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On Spruce Street, behold a clash of the salad titans.

Located just a few steps away from each other, Saladworks and Gia Pronto may feature similar menus, but their cultures are vastly different.

Saladworks is simple and efficient, one of dozens of franchises in the New Jersey and Pennsylvania area. A few steps west, Gia Pronto offers a menu infused with the European sensibilities of founder and Wharton alumnus Marco Lentini.

But lately, the healthy competition between the two eateries has escalated, allowing Spruce Street passersby to witness a war waged through chalkboard slogans.

Last month, Saladworks's sign advertised "no forms, no pencils, no paper," a not-so-subtle dig at Gia Pronto, which has customers fill out slips of paper when ordering salads.

This month, Gia Pronto shot back with a sign that reads "best salad in town - bar none."

Despite such tactics, management at each establishment claim not to care about the other.

"I guess it's like this unspoken acceptance," said Gia Pronto Assistant Manager Jennie Roach, who has worked at the store for about nine months.

"We just sort of laugh about it. I think we're beating them in sales," she said. "I don't want to dis Saladworks, though."

Because the restaurant has been on campus for four years, some seniors say it's played a big part in their Penn experience.

"GP's totally better," said College senior Allison Toppel, who has been a patron since her freshman year. "I like the chopped versus tossed thing."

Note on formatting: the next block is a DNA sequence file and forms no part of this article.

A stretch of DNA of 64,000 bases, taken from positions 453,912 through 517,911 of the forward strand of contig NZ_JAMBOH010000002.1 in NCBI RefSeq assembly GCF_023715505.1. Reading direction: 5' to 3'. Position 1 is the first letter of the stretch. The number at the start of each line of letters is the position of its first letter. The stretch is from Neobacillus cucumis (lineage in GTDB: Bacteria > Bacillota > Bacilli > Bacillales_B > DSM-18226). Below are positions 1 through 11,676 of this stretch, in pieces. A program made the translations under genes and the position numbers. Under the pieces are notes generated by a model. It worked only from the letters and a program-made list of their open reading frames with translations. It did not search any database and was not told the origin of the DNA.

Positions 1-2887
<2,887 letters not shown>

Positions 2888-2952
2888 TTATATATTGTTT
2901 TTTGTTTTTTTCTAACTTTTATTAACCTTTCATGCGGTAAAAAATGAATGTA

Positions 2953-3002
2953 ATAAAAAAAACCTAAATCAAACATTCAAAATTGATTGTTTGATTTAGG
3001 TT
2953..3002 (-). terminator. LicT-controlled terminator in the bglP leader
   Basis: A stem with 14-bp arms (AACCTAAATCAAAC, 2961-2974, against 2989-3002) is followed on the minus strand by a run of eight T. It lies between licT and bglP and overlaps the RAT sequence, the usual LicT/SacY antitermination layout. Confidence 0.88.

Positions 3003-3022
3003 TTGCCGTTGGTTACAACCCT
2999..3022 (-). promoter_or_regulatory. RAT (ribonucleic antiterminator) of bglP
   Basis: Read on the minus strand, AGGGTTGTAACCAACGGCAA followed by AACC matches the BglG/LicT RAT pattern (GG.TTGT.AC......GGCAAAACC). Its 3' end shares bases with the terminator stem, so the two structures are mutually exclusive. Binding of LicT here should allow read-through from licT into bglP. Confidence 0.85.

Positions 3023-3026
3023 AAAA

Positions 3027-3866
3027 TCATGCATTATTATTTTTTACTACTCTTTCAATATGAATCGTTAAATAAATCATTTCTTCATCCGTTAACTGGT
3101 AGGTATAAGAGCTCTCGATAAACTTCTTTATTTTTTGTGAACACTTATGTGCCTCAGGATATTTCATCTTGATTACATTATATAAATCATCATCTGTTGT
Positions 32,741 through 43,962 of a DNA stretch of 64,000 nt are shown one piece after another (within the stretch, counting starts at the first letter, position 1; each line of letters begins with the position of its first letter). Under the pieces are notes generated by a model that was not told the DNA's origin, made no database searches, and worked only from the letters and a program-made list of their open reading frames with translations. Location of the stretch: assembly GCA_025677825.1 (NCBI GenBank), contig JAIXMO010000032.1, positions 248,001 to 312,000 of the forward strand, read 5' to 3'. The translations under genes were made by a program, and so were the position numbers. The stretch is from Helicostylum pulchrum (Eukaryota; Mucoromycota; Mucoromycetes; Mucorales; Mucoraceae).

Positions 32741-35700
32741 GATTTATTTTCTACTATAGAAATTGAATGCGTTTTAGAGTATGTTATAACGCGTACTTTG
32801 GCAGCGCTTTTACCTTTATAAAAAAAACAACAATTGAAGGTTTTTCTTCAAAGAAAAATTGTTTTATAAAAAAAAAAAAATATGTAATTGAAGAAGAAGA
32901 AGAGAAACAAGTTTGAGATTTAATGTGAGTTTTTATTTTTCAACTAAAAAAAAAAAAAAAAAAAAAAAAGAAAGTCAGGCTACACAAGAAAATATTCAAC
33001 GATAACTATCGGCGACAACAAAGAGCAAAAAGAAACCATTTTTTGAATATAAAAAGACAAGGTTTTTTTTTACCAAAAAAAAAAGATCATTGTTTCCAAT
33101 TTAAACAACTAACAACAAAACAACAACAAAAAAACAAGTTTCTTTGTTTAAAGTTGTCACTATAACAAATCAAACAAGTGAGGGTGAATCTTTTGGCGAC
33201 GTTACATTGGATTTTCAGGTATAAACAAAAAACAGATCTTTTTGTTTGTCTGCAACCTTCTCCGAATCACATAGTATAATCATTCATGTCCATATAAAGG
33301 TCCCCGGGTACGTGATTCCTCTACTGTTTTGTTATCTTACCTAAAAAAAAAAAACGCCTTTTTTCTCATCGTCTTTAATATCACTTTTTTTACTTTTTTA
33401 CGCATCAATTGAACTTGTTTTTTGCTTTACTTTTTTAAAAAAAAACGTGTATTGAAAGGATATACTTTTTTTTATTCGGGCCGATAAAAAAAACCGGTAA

"It is overpriced. But so is Saladworks," she said.

College freshman Rebecca Orel said she likes Gia Pronto's lack of pre-designed options.

"I think their salads taste fresher," she said.

Meanwhile, Saladworks has only been on campus for about a year and a half. But the owner, who said she goes by Mrs. Majid, thinks the store is gaining a following of its own.

"People love our paninis," she said.

Still, one can't help but notice that Gia Pronto usually seems to be a lot busier than Saladworks.

Whereas Saladworks caters to doctors and office workers in addition to students, Roach said that Gia Pronto's clientele is primarily Penn students.

"We have a lot of regular people that come here," she said, noting that groups of friends and sororities commonly come in together.

Staffers at both eateries are quick to point out what makes their salads best.

"We have really fresh stuff, and I think that people like that," Roach said. "They don't mind paying more for that."

But Majid thinks her shop's offerings are just as fresh. Customers "really enjoy the way we present it," she said.

Will this turn into the latest salad squabble between Saladworks and Gia Pronto? With lots of chalk and even more lettuce, it doesn't look like this feud is ending anytime soon.

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